The Clark County School Board approved a final $2.9 billion budget for the 2022-23 school year on Monday.
The district did not anticipate a large increase in its budget this year, and total operating revenues for the district increased by just $7 million from last year, the district’s chief financial officer, Jason Goudie, said at a presentation on the budget in April.
An increase in per-pupil funding, or money that is guaranteed to each district from the state based on the number of students, was offset this year by enrollment loss.
Per-pupil funding in the district this year increased from $7,264 to $7,361, according to district numbers, but the district is projecting an enrollment loss of 2,446 students.
The district — the fifth-largest in the country — will allocate 83 percent of its general operating fund this year toward district salaries and benefits, with the remaining money going toward things like supplies, technology, vehicles and utilities.
The board approved the budget 6-0 Monday. Board President Irene Cepeda was not present for the vote.
Only one community member spoke during public comment before the district approved the budget.
Clark County School District employee Terri Shuman spoke through tears as she asked the district to re-implement benefits for substitute teachers in the district, something that she said the district implemented in 2006.
Shuman said classes at her school were being split in half every day, and teachers were selling their prep periods to teach extra classes and earn extra pay, money that is costing the district more than it would pay to give substitute teachers benefits.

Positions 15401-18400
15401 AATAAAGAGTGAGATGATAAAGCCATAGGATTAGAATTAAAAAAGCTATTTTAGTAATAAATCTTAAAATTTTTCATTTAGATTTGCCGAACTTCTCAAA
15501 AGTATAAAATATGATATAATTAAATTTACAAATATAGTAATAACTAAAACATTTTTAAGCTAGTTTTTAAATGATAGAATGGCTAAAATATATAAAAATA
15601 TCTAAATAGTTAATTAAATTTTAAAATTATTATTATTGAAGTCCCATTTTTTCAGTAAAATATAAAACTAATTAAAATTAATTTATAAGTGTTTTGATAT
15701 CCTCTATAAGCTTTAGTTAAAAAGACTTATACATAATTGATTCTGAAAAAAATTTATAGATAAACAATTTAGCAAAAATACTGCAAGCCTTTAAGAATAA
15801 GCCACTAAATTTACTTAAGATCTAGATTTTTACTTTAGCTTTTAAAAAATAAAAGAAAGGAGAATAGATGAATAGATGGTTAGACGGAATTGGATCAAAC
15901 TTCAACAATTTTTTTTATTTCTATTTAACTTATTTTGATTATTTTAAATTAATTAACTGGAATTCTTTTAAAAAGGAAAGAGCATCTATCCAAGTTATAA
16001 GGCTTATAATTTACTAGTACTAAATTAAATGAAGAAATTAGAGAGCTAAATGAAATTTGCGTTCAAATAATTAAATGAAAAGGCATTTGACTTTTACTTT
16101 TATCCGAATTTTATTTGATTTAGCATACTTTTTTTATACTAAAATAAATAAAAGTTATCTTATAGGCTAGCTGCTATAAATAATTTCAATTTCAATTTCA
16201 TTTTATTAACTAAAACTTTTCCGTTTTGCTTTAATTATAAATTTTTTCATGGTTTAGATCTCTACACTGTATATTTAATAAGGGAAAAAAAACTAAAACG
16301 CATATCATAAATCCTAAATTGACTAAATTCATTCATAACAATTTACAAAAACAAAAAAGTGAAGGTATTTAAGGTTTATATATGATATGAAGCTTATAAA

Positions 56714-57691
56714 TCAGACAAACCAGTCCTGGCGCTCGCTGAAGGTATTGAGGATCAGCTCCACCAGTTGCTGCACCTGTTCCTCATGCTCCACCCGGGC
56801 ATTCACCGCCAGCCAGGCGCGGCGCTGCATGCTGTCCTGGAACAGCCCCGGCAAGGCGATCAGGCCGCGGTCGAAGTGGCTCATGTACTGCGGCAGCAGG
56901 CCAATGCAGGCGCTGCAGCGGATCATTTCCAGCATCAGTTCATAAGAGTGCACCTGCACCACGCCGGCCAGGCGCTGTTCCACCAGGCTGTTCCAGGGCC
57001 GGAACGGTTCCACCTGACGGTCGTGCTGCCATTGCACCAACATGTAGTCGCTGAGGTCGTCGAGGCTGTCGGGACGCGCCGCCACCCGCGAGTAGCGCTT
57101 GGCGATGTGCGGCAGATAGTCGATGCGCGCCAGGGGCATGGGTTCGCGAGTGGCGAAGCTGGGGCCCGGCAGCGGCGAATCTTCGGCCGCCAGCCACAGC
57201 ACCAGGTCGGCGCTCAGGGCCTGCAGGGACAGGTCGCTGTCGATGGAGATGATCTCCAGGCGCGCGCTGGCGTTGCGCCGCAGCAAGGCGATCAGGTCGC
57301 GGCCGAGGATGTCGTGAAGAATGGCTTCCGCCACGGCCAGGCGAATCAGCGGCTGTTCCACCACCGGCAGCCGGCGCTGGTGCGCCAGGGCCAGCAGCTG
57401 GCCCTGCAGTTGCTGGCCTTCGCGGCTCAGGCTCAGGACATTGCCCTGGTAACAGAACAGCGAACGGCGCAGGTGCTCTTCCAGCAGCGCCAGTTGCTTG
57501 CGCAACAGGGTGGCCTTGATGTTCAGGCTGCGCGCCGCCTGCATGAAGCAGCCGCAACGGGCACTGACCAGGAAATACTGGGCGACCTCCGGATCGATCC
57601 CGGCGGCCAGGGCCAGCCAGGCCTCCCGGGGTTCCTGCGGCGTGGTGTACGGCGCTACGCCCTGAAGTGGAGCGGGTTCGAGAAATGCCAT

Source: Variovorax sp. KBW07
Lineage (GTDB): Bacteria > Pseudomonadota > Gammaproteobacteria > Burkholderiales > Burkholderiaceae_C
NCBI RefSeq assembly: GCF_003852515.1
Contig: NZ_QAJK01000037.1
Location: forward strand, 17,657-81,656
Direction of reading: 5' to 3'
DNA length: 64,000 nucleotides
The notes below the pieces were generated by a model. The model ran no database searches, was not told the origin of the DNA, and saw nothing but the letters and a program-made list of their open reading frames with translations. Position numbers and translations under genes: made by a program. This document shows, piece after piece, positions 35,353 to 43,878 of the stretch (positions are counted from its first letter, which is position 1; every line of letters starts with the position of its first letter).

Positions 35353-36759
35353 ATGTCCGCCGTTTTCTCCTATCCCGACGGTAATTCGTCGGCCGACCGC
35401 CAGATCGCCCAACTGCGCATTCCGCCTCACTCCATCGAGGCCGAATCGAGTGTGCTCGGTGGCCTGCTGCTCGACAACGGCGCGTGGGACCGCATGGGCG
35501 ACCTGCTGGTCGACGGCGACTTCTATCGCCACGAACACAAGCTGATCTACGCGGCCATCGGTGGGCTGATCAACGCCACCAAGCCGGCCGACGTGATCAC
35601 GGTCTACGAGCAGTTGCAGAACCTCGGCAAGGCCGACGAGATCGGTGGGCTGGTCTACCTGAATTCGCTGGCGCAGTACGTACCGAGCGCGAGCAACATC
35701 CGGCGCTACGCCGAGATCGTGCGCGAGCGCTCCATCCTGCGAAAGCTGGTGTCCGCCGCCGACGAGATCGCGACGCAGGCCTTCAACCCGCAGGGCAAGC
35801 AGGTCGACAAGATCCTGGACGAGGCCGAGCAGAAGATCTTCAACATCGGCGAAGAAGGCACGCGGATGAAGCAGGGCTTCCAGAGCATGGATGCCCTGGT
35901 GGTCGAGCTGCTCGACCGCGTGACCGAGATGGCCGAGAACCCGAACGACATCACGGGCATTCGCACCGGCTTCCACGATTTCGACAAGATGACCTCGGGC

“Our substitute teachers, they need their sick leave. They need their vacation time. They need to know that they can have a qualified amount of money coming in each and every one of their paychecks,” Shuman said. “We have been begging … to get this reinstated because it is such an important part of our school district.”
Trustee Danielle Ford asked Goudie on Monday if the district was working to include insurance for substitute teachers in a future budget report. Goudie said there weren’t any significant changes to the substitute teacher plan, other than increases in pay that the district had offered substitutes over the last few months.
Goudie also acknowledged the potential that several factors, including economic and enrollment uncertainties and the risk of a recession, could have on the budget.
At the meeting in April, Superintendent Jesus Jara praised the district for the job it had done in managing its funds, including allocating the money toward raises for employees over the last three years.
But teachers have slammed the district in recent weeks over what they say is a lack of effort to pay and retain qualified teachers or to put meaningful resources toward school safety measures.
Jara said in April that the district should begin preparing to discuss statewide education funding during the 2023 legislative session.
“How do we then move this conversation to the Legislature to invest in our students as we continue to hear all the different things that are needed?” Jara asked.
Contact Lorraine Longhi at 480-243-4086 or email@example.com. Follow her @lolonghi on Twitter.